Radio traffic explodes with fireworks complaints Friday

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The tranquility of many vets and pets is willingly sacrificed for the sake of fireworks freedom in the Perry area.

Jake Chapman

“After many years of work on the fireworks bill, today freedom prevails!” Iowa Sen. Jake Chapman said April 18, 2017, after the Iowa Legislature legalized the sale of fireworks in the state. Chapman, also a staunch defenders of arms bearing, led the charge for fireworks in Iowa.

But fireworks freedom isn’t free. Our vets and our pets pay.

Public safety radio traffic in Perry and Dallas County received a constant stream of fireworks complaints Friday evening as holiday thrill seekers joyfully sacrificed the tranquility of some military veterans and sensitive house pets for the sake of their patriotic pleasures.

But just as guns don’t kill people, so fireworks don’t trigger PTSD in veterans, but our threadbare system for treating the mentally ill is to blame, Chapman said.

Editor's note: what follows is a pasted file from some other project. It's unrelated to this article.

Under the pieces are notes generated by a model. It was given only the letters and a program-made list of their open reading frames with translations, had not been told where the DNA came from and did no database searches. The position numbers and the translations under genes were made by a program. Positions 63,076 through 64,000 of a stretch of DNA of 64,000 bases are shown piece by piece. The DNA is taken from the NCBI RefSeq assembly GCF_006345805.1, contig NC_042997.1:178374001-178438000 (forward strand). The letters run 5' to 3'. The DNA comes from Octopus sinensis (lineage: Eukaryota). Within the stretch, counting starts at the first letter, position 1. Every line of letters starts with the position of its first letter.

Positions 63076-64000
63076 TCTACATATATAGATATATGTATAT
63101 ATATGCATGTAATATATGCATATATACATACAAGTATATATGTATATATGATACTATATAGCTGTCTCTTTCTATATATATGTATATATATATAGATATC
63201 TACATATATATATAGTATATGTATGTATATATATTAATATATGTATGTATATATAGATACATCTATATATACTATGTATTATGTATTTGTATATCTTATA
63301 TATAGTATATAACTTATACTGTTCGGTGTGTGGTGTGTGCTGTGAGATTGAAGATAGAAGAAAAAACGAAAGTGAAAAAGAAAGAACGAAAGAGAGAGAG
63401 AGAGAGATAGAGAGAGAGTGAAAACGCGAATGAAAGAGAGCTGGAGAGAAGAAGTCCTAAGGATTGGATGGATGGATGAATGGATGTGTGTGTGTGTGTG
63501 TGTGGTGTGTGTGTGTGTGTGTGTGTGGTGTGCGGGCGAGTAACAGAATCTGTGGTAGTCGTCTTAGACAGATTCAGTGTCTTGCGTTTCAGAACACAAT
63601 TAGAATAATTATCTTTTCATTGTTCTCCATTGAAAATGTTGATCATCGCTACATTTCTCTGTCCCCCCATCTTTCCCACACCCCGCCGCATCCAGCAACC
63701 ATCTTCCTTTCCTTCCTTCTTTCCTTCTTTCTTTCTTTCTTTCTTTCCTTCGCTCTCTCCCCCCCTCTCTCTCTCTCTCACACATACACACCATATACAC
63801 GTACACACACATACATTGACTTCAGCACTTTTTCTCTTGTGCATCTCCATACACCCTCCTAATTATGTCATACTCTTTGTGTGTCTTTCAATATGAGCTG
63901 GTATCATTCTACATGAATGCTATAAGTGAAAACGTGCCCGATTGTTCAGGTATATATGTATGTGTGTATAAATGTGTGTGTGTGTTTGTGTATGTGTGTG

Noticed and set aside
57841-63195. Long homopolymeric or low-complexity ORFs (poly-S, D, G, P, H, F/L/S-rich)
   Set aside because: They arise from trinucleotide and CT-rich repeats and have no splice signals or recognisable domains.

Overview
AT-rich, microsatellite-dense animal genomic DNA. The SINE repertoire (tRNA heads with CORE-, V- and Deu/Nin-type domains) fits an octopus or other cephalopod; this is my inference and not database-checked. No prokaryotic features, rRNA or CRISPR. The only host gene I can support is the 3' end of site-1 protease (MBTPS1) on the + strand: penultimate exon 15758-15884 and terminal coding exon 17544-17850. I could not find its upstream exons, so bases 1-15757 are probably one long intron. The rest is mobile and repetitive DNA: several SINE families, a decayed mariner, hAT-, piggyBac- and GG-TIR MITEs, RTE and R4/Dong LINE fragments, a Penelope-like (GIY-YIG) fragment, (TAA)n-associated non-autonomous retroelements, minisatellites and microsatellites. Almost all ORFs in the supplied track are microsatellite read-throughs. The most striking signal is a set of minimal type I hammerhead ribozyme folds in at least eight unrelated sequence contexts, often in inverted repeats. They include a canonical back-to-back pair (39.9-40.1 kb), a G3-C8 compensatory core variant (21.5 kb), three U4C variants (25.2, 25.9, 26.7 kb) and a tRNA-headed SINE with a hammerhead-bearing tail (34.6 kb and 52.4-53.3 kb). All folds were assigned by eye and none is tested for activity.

“The issue is that our vets come home and don’t get the care they need and deserve to cope with the trauma of war,” he said on Facebook. “They need help to deal with PTSD triggers they experience every day! They don’t need us to ban Fireworks, they need access to treatment and care!”

According to Perry city ordinance, fireworks are allowed inside the city limits of Perry only on the Fourth of July from 9 a.m. until 11 p.m. The Friday night explosions are illegal, but they appear to exceed law enforcement’s powers of enforcing the law.

The Perry City Hall reminded residents earlier this week that fireworks may only be used on your own property or on someone else’s property, if you have permission. Fireworks are never allowed on public property, such as parks, streets or sidewalks.

Because the noise and lights of fireworks can often have an adverse effect on some people and animals, fireworks users should warn their neighbors in advance so they can prepare themselves and their pets.

Fireworks are asked to clean up any mess and debris that their fireworks produce, particularly residue that lands on someone else’s property.

Fireworks may only be used by persons over 18 years of age. Children and people under the influence of alcohol or drugs should not handle fireworks. Do not use fireworks around dry grass, dry brush or any flammable items because these could catch fire. Water down spent fireworks before disposing of them.

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